Were it possible to suspend Greek statuary in the air somehow, Phidias himself might have sculpted Arjen Robben as he launches himself skyward, his face contorted into a mask of stupefied pain as a result of brushing his back foot against that of another human being.
Twenty minutes earlier, Robben, untouched, had leaped in the air as if a dog had bitten him.
Such gestures, while designed to simulate the effects of being tripped or otherwise fouled by an opposition player, look, in fact, nothing like the consequence of an actual trip or foul but are actually highly codified theatrical actions. They are to tell the referee, who is not there to feel the pain of being kicked in the legs, that someone’s been kicked in the legs.
The display has to be visual: screaming might not get you heard in a noisy stadium or if the referee is far away. And so you exaggerate the effects, just as an actor would on a stage, so that everyone can see. You raise your arms. You arch your back, propelling yourself forward as if to clear a ditch full of fire. You let your entire body splash onto the ground, as you would on water, to emphasise your utter inability to maintain or regain an erect posture.
Finally, you lie there, waiting for the whistle. And, if the whistle doesn’t come, the second act consists of your disbelieving reaction at being disbelieved. How could this be? You are astonished, aghast that the referee could have failed to see what just happened, and that anyone might think you faked any of it.
Arjen Robben may be the foremost current practitioner of the art of the football dive, which dates all the way back to … I couldn’t exactly tell you. No-one seems to be able to go back very far. This list of the 9 top football divers of all time, this one of the 10 worst football dives in history, and this one of the 25 top football divers of all time feature players who are almost all still active. The oldest among the exceptions is the still relatively-recent Jurgen Kilnsmann, author of a shocking dive during the 1990 World Cup final that saw Argentine defender Pedro Monzon sent off.
But surely diving existed long before that.
As a matter of fact, the first competitive match I ever attended, a Juventus–Perugia played in the spring of 1981, featured a dive by – I think – Pierino Fanna that netted Juventus a penalty and the game’s equaliser. I couldn’t find any footage, but my recollection is that Fanna jumped over the tackling player’s legs and fell to the ground, without flailing his arms or much else by way of embellishment.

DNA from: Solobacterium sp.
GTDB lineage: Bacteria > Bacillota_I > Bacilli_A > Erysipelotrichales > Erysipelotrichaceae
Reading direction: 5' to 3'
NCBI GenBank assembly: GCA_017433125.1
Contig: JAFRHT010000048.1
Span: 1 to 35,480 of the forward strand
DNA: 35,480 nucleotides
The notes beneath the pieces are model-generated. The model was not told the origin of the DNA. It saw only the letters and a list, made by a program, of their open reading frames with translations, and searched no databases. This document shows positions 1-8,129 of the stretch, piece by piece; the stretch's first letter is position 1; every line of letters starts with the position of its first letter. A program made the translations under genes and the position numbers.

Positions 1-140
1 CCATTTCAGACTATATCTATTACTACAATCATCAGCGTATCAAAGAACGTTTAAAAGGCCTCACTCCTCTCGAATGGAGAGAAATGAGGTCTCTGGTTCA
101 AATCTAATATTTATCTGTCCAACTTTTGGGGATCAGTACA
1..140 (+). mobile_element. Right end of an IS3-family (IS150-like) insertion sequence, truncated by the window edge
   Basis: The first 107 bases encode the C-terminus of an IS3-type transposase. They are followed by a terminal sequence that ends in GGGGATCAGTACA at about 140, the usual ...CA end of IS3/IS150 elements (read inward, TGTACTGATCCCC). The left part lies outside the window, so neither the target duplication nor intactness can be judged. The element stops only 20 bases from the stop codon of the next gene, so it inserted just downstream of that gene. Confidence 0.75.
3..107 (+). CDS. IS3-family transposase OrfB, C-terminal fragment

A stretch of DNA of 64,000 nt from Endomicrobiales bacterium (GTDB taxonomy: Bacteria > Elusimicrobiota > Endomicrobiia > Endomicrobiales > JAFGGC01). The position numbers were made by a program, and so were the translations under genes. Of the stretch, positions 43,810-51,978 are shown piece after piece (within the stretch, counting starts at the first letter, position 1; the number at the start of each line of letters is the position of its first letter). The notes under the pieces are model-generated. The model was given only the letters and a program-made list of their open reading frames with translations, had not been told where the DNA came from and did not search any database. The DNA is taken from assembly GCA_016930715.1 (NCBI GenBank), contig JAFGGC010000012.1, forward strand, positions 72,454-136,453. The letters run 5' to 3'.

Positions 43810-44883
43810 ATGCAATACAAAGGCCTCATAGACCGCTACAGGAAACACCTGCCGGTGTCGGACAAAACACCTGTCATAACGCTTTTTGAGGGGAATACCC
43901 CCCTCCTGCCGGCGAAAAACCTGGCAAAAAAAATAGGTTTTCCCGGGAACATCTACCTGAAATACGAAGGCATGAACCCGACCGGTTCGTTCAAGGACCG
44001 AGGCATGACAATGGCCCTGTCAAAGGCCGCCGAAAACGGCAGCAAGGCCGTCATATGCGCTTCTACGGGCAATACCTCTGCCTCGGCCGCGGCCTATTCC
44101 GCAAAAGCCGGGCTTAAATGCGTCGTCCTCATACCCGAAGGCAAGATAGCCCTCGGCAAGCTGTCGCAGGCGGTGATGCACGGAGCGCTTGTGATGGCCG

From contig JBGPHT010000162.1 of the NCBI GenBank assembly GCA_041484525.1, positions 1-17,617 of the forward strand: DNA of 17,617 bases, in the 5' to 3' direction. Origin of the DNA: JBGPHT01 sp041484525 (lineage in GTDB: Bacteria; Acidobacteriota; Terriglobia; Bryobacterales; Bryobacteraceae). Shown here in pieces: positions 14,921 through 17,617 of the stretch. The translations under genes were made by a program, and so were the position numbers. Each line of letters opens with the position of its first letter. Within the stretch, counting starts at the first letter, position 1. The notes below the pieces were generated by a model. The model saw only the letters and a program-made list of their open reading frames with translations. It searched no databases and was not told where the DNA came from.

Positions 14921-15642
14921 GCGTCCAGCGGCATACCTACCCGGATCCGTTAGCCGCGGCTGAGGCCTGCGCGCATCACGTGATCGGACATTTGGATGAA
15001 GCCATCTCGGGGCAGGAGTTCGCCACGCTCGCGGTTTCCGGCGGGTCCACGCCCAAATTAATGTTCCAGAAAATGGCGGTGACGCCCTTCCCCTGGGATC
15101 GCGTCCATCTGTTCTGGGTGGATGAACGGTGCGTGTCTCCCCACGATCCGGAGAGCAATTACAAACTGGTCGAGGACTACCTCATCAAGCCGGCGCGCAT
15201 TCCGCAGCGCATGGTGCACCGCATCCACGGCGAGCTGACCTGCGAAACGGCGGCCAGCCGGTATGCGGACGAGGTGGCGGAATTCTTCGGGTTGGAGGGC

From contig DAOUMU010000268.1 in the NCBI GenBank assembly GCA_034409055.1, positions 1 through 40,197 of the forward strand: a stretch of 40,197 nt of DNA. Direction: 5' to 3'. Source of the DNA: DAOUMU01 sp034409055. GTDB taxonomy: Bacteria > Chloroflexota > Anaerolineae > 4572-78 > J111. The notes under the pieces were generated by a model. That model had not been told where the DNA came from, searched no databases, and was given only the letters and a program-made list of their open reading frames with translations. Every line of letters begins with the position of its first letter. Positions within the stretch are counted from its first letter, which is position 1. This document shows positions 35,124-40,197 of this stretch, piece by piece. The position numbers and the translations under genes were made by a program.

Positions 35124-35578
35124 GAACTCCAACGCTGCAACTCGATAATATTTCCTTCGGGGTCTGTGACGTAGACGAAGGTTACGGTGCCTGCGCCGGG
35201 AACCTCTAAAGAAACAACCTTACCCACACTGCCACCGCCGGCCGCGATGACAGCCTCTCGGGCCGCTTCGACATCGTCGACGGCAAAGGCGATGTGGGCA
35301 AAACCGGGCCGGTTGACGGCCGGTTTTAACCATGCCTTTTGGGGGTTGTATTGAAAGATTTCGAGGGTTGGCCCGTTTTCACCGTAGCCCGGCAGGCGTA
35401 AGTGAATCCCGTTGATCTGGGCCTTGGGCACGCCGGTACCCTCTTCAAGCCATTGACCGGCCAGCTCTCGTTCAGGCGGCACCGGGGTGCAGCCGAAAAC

The modern dive, which I would call hyperreal, may have been pioneered by the aforementioned Klinsmann.
In the hyperreal dive, you are always faking – whether or not you are actually being fouled. Faking is the condition for arguing that something real has just happened, or worse, the only way that the real can be apprehended. While it may seem paradoxical that the hyperreal dive has flourished when television technology has increased several-fold our ability to slow-down and magnify sporting actions, it is not much of a paradox at all. Not only because the primary audience for the dive is still the match officials, who have no immediate access to technology (although the review panels who occasionally punish divers do), but also because the nature of the spectacle has evolved in the direction of hyperrealism. Think of the montages that follow most international fixtures, in which the highlights of the game are played in slow-motion to the latest dirge, often emphasising the emoting of players of spectators, as if what has just happened has already become an object of nostalgia or historical appreciation and has to be hyperremembered.
To the extent that any of this is a problem in sport (or a problem of sport), it’s because sport as an organised human activity owes much of its appeal to its claim to truth. Most of us laugh at professional wrestling – or more accurately at its fans – because we know that professional wrestling is a scripted spectacle. By contrast, football and other proper sports purport to stage performances that obey certain rules but whose outcome isn’t predetermined. That is why accusations of match-fixing, even more so than drug cheating, hit at the heart of any sport: they undermine that claim to truth.
The hyperreal dive occupies a more ambiguous place.
On the one hand, it may be seen as simply a part of the game: if you can fool the referee, your team will gain an advantage; otherwise you might get a booking.
On the other hand, it calls attention to the ways in which football and pro-wrestling aren’t quite so unlike each other as we might like to believe. The aspects of performance that have little to do with athleticism or footballing talent, the power and influence of some footballing nations as opposed to others, and all the respects in which that claim to truth – that a winner will emerge from a fair competition among the world’s playing nations – can be peeled back, layer by layer, until we see how in almost all ways it just isn’t so.
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